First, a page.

3—
Program-Wide Components

EMAP's components can be characterized as being program-wide or pertaining primarily to one or more resource groups. This chapter reviews the program-wide components of EMAP—landscape characterization, indicators, and information management.

Landscape Characterization And Ecology

Overview

The Landscape Monitoring and Assessment Research Plan - 1994 (EPA, 1994a) sets forth a plan for assessing status and trends of landscape patterns using remote sensing and geographic information system methods. The plan proposes three steps: establishing a baseline condition, detecting changes and determining when and where declines in landscape condition are sensed, and assessing the association between landscape condition and stressors. Such a monitoring effort at regional and national scales is a valuable and crucial component of EMAP.

The Landscape Characterization Plan has not been available for review. The Chesapeake Bay Watershed Pilot Program suggests that the current Landscape Characterization program focuses on land cover mapping for all resources using thematic mapper data, apparently fulfilling the Landscape Ecology program's goal



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--> 3— Program-Wide Components EMAP's components can be characterized as being program-wide or pertaining primarily to one or more resource groups. This chapter reviews the program-wide components of EMAP—landscape characterization, indicators, and information management. Landscape Characterization And Ecology Overview The Landscape Monitoring and Assessment Research Plan - 1994 (EPA, 1994a) sets forth a plan for assessing status and trends of landscape patterns using remote sensing and geographic information system methods. The plan proposes three steps: establishing a baseline condition, detecting changes and determining when and where declines in landscape condition are sensed, and assessing the association between landscape condition and stressors. Such a monitoring effort at regional and national scales is a valuable and crucial component of EMAP. The Landscape Characterization Plan has not been available for review. The Chesapeake Bay Watershed Pilot Program suggests that the current Landscape Characterization program focuses on land cover mapping for all resources using thematic mapper data, apparently fulfilling the Landscape Ecology program's goal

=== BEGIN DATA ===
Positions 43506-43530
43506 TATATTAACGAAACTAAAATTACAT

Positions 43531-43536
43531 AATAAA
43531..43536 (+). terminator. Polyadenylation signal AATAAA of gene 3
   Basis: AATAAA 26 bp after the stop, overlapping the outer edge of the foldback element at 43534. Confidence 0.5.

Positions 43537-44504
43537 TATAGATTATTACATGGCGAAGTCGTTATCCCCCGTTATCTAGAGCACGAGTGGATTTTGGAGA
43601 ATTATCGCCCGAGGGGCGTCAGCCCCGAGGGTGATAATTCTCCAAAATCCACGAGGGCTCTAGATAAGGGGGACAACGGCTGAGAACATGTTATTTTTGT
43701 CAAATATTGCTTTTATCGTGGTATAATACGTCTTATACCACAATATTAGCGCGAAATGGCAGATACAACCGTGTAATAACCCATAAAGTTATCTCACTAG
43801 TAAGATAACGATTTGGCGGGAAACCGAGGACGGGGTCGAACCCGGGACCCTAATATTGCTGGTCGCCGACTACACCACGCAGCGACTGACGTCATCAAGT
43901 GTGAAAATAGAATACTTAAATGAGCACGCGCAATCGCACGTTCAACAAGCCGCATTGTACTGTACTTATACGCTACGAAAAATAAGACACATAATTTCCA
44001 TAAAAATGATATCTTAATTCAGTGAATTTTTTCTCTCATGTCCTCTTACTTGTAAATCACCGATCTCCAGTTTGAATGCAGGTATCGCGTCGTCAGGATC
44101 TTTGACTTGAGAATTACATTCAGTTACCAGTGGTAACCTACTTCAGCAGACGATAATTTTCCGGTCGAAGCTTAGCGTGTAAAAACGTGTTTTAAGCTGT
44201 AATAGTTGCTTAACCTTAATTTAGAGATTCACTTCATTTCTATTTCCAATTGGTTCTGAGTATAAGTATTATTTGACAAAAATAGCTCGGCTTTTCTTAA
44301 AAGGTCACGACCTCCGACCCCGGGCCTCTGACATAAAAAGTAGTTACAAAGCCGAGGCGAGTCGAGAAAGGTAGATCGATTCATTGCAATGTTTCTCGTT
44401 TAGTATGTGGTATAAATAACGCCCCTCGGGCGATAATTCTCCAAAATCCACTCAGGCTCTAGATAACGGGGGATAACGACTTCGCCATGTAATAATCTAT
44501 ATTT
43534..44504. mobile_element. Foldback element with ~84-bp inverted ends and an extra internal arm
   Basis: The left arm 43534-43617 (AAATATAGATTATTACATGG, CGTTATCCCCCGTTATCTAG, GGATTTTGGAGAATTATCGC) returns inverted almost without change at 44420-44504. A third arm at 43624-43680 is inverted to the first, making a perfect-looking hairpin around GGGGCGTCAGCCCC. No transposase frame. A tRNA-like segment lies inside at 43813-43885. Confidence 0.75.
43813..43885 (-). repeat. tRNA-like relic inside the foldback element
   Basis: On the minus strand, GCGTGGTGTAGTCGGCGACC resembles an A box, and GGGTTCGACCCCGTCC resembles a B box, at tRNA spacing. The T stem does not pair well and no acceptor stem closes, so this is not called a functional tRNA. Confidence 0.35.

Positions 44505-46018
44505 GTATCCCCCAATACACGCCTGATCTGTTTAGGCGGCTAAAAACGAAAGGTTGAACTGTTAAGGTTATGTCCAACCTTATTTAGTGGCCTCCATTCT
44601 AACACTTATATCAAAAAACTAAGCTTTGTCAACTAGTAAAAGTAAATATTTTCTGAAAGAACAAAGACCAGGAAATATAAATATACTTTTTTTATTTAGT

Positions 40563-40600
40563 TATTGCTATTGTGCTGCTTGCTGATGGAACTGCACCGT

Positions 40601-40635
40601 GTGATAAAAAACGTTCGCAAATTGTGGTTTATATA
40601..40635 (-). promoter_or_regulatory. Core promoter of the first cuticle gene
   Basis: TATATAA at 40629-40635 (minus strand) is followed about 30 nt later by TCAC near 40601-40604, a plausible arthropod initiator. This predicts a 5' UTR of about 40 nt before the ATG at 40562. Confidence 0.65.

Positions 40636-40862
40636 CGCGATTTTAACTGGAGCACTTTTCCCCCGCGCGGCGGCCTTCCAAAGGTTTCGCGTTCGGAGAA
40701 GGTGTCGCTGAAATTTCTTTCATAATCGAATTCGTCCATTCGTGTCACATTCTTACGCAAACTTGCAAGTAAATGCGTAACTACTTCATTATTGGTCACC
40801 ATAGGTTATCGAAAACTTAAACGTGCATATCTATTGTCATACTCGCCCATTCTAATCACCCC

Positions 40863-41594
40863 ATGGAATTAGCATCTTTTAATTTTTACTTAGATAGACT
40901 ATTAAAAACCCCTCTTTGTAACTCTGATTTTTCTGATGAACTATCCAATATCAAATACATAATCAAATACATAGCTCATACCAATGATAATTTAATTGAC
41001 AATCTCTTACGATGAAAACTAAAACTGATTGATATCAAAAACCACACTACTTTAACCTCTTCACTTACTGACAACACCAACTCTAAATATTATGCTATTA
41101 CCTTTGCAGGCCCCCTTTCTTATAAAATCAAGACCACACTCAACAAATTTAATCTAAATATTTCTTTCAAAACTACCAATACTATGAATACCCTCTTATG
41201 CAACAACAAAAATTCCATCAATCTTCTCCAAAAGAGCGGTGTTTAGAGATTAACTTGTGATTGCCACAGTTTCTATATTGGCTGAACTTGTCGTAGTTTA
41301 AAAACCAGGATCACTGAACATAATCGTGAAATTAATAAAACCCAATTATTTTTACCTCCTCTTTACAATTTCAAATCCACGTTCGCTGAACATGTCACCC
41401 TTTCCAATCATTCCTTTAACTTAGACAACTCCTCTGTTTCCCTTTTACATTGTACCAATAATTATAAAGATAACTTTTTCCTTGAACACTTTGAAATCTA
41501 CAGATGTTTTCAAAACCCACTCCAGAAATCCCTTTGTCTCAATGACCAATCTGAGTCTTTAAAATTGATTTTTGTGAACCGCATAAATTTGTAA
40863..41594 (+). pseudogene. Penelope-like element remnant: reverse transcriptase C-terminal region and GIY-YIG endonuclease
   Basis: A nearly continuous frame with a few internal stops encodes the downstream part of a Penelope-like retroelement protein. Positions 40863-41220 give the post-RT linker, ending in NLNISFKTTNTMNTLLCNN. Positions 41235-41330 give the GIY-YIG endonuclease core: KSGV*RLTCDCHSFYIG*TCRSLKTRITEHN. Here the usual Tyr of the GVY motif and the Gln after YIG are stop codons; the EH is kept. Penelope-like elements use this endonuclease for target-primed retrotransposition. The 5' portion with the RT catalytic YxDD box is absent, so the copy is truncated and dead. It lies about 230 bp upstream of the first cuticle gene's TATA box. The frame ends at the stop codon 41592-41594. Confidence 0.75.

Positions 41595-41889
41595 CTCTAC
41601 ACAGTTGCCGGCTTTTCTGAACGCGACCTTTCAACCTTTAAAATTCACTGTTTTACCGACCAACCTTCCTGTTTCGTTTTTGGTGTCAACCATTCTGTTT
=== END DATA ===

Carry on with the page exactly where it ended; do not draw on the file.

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--> of establishing a baseline condition. Since the Landscape Ecology and Landscape Characterization programs appear to be inextricably linked, they are evaluated together. The assessment of land use and land cover is an extremely important activity for EMAP. A large body of current literature (e.g., Houghton et al., 1983; Turner et al., 1990; McDonnell and Pickett, 1993) suggests that human land use management practices are the most important factor influencing ecosystem structure and functioning at local, regional, and global scales. Land use can dramatically alter species composition, food-web structure, ecosystem carbon storage, and interactions between biota and the atmosphere. Monitoring of the spatial distribution of land cover will provide crucial information regarding our national environmental status. The Place of Landscape Programs Within EMAP The role of the landscape programs has changed since the initial phases of EMAP in which Landscape Characterization was described as a central and pivotal program that would provide necessary information for resource groups. With the help of EMAP-Landscape Characterization, resource groups would be able to determine spatial and temporal sampling resolution and key indicator variables. The current role of the landscape programs within EMAP is unclear. A section within the EMAP-Landscape Ecology plan called ''Integration with EMAP Resource Groups" only creates more confusion. For example, the most explicit statement is "In this example, a series of common habitat measures could be implemented among EMAP resource groups…." How will this series be implemented? By top-down decisions? If so from whom? How will information be exchanged? Exactly what personnel, data, concepts, and technology will be exchanged? Although Landscape Characterization is a program with strong potential, without a document describing its goals and